C10 is perfect for architects in many ways. It’s an excellent craft beer (American Pale Ale) and a perfect design object too. The idea for the name came from ‘celebrating the 10th’ and indicating a type of concrete, C10. The label has 3 technical drawing of buildings in Budapest on it.  2 of them are concrete buildings from the front and one from the side. The blue color refers to the word, KÉK, which means blue in hungarian. For this special product we have created a packaging, a steel case and a concrete beer coaster.


This limited edition product is a good way to raise support for KÉK’s foundation. All income from C10 goes there to support this organisation’s operation.


If you like the design please support the Contemporary Architecture Centre.


The beer is sold seperately or in a design box with four bottles. The coaster can be bought in a package of 4 or 6 pieces in the building of the Contemporary Architecture Centre. The address is: 1111 Budapest, Bartók-Béla út 10-12., or you can contact them online, or on the phone +36 30 9531617.




Photos: Bálint Jaksa


Professional partners: Élesztő SörműhelyHübris


Concrete beer coasters: VPI Betonmanufaktúra


Produced by: Guri sörfőzde

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Heineken limited edition

Heineken made an exclusive tender, and invited 5 designers to design a unique, limited edition bottle for 5 popular clubs in Budapest. These bottles were presented as part of the Heineken Cities campaign at the Budapest Design Week. I worked on a bottle for Trafiq club.


Photo by Bálint Jaksa.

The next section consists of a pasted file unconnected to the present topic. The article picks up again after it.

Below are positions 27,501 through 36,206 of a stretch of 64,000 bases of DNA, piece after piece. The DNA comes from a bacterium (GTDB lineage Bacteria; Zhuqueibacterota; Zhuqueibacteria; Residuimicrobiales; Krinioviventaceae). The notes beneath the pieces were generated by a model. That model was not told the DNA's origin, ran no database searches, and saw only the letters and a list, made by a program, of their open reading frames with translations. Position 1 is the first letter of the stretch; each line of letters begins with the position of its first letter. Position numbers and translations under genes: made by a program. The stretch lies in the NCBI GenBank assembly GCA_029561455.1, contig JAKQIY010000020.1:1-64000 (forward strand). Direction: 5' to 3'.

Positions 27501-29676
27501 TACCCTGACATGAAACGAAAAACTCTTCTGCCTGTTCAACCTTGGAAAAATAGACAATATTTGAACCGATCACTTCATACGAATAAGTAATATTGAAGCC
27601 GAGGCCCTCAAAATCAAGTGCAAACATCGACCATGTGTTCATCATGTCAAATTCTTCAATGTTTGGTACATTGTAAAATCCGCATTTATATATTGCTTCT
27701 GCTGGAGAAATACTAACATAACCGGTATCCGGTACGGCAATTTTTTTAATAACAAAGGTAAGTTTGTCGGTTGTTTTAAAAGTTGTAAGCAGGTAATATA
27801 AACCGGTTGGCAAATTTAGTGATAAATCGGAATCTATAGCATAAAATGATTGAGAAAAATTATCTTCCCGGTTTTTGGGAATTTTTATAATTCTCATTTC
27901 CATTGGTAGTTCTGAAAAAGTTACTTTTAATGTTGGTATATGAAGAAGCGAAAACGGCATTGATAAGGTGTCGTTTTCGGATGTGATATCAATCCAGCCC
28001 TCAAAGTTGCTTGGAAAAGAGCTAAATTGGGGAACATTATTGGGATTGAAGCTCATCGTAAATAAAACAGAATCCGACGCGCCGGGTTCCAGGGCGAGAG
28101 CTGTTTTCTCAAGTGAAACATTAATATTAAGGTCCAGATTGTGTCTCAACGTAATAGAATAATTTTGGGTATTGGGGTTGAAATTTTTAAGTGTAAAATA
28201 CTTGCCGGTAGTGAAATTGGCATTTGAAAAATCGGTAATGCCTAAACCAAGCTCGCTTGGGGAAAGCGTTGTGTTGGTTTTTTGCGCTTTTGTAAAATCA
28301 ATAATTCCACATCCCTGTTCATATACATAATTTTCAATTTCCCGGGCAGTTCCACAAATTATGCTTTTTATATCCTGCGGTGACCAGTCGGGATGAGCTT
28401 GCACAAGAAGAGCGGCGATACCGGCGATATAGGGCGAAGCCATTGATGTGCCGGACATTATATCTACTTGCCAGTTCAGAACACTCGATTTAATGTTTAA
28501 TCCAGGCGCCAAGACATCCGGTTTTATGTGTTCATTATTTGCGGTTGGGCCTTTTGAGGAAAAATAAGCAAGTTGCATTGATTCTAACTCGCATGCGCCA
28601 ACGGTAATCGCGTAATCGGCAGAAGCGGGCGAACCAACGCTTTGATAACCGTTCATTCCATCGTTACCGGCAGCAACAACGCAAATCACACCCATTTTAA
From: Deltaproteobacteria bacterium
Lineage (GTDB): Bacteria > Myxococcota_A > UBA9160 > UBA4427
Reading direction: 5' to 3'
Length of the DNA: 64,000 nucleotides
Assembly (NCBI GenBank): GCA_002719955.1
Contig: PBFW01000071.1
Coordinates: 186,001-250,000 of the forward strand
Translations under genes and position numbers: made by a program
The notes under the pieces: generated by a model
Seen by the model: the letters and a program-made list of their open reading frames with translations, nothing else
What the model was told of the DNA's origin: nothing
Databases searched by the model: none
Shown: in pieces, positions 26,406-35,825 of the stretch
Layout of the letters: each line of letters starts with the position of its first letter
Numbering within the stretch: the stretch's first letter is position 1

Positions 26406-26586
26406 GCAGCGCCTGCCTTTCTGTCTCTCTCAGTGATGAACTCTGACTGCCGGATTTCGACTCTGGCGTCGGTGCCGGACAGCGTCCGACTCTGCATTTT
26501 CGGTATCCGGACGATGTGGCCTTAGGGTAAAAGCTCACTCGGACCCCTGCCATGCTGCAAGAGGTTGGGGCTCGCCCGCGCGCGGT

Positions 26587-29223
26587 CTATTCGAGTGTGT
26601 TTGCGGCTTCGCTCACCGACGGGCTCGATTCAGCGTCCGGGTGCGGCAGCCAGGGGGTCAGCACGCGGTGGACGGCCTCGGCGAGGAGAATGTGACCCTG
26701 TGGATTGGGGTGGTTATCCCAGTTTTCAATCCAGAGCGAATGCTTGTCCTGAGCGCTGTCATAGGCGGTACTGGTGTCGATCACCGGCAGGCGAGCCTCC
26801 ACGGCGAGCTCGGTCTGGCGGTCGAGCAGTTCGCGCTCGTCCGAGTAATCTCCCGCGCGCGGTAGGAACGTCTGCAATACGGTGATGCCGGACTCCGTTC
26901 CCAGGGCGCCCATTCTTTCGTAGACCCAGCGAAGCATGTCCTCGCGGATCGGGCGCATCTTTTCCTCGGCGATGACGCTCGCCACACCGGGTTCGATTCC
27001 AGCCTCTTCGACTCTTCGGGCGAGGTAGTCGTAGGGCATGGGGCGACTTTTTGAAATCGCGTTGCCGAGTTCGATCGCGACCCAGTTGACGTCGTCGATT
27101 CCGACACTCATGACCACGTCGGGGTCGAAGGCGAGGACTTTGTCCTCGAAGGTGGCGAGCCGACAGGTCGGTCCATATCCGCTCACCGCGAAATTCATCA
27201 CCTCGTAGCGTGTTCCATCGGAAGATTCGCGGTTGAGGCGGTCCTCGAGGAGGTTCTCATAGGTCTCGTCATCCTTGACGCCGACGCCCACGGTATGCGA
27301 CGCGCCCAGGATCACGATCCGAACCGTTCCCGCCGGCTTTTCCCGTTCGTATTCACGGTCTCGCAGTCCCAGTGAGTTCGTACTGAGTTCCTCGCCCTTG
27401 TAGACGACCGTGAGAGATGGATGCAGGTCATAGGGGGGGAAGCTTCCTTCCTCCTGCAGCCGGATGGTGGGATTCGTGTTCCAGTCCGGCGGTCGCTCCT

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Client: YONO
Graphic design: kissmiklos
Art direction: kissmiklos
Photo: Bálint Jaksa


YONO is a spirit, which based on a traditional Hungarian Palinka, but this one has its own unique formula. Fermented from fruits that are grown in Hungary, mixed with a secret recipe, YONO was born. YONO is a child of award winning distillers whose passion is to create the highest quality spirits with the expertise gained over many generations of Palinka producers in Hungary. YONO has two taste. No.9 and No.11.

So YONO needed a traditional and a fresh design at the same time, because YONO is a slang, but based on the tradition.

Firstly I looked for an emblematic figure. Hungarians were an equestrian nomad nation far from the history. And spirits means two things at the same time, one is a spiritual meaning and other is an alcoholic beverage. I looked for an animal from the past which based on a horse and free like a soul. I found Pegasus from the mystique archaic world. After I looked for a type that is classical but fresh at the same time. Finally I came up with a traditional and energetic label.

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The House of the Postmaster

Client: Gágyor Anna (Inverg Kft.)

Location: 3235. Mátraszentimre, Szabadság utca 3.